Slovenian Ski-jumpers are World Beaters
27.01.2016 | Fiona Thompson
Few Slovenian sportsmen and women become big international stars but when it does happen, it seems to capture the imagination of the whole country.
Twenty-four-year-old Peter Prevc is one Slovenian athlete who has put his country on the sporting map; this slight young man from the village of Dolenjska vas near Kranj, hasn't just risen to the peak of his profession, he has helped to inspire a new generation of would-be champions and revive a sport which had been in decline in Slovenia.
When Prevc took his final jump in the Four Hills tournament back in 2016 - the competition that takes places at four venues in Austria and Germany at the end of December and beginning of January - the Slovenian nation held its collective breath. Not since the great Primož Peterka in the 1996/7 season had a Slovenian ski-jumper topped the winners' podium at this prestigious event. Not only did Prevc take the title with three wins and one third place, he also became the highest overall points scorer in the tournament.
Prevc is one of five brothers and sisters. His youngest brother Domen, aged 16, is also a ski-jumper and has made his mark in international competition, holding his own against more experienced jumpers in the 205/16 season and then outjumping his brother throughout the 2016/17 season. Another brother, Cene, is also a competitive ski-jumper while one of their sisters, Nika, also participates in the sport.
And it's not just the Prevc family! Today Slovenia's ski-jumping team is the strongest it has been in decades. Now aged 31, Robert Kranjec continues to put in solid performances as does his fellow veteran jumper Juri Tepeš, while Anže Lanišek is another rising star of the sport.
So why is it that Slovenia, a tiny country with a population of around 2 million people, does so well in this sport? Is there something about Slovenians that makes them so well-suited to this breath-taking discipline?
The Slovenians have a slogan 'Kdor ne skače ne Slovenec' - He that doesn't jump isn't Slovene.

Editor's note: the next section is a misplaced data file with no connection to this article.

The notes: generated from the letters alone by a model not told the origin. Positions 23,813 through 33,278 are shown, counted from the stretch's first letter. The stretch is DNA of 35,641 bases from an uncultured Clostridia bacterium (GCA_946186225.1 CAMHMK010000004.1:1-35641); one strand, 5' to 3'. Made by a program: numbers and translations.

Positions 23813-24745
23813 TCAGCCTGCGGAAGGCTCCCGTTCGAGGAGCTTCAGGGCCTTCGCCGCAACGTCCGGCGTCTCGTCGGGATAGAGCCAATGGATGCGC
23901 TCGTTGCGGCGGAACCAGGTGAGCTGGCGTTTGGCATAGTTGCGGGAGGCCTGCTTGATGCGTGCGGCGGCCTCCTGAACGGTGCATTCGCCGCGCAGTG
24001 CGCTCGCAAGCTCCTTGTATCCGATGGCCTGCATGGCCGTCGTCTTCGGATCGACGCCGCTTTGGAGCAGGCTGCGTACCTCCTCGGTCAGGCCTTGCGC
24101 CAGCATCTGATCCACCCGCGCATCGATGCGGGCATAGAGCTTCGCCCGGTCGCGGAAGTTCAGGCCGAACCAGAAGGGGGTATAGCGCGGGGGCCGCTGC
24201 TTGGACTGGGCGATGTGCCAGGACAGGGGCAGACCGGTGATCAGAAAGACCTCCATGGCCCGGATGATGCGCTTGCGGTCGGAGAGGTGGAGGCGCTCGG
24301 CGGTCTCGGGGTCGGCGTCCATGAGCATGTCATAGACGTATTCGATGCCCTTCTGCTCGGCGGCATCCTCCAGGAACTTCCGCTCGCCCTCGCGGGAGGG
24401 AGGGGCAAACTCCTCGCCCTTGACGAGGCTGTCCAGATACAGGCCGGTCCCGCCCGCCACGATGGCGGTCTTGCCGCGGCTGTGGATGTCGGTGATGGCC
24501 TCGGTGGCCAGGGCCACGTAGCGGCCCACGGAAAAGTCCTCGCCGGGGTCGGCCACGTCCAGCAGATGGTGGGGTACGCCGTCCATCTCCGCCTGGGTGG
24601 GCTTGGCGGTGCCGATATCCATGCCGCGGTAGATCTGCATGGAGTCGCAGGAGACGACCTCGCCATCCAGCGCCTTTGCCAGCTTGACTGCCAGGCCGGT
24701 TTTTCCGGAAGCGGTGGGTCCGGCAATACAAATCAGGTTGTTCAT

OK, so it's not strictly a Slovenian expression but Slovenian people love to shout it and nowhere more so than when Slovenians are flying off the ski jumps. In fact, Slovenians, in general, love adrenaline sports - rafting, climbing, mountain biking and kayaking are hugely popular - and Slovenia has become an important European destination for adventure holidays.
The very nature of Slovenians and their attitude to life seems to draw them to exciting pastimes and challenges. Endurance swimmer Martin Strel, who famously swam the length of the Amazon, is one example of this typically Slovene spirit in action.
While some adrenaline junkies seek their thrills in the most extreme environments - ice climbing is an undeniably dangerous but very popular activity in Slovenia - the country has plenty to offer those who want to indulge their desire for excitement in a less risky fashion. There are 'adrenalin parks' across the country, offering a variety of activities such as high ropes courses, and mountain biking. The Soča Valley is the place to head to take part in white water rafting while all over Slovenia there are opportunities to explore the many karst caves.
It could be argued that Slovenians are no more predisposed to excel in ski-jumping than athletes of other nations, but it's certainly true that, as a nation, Slovenians love exciting pastimes and have plenty of excellent opportunities to enjoy them.
The final event of the 2016/7ski jumping season takes place at the Planica Nordic Centre in Slovenia on 24 and 25 March 2017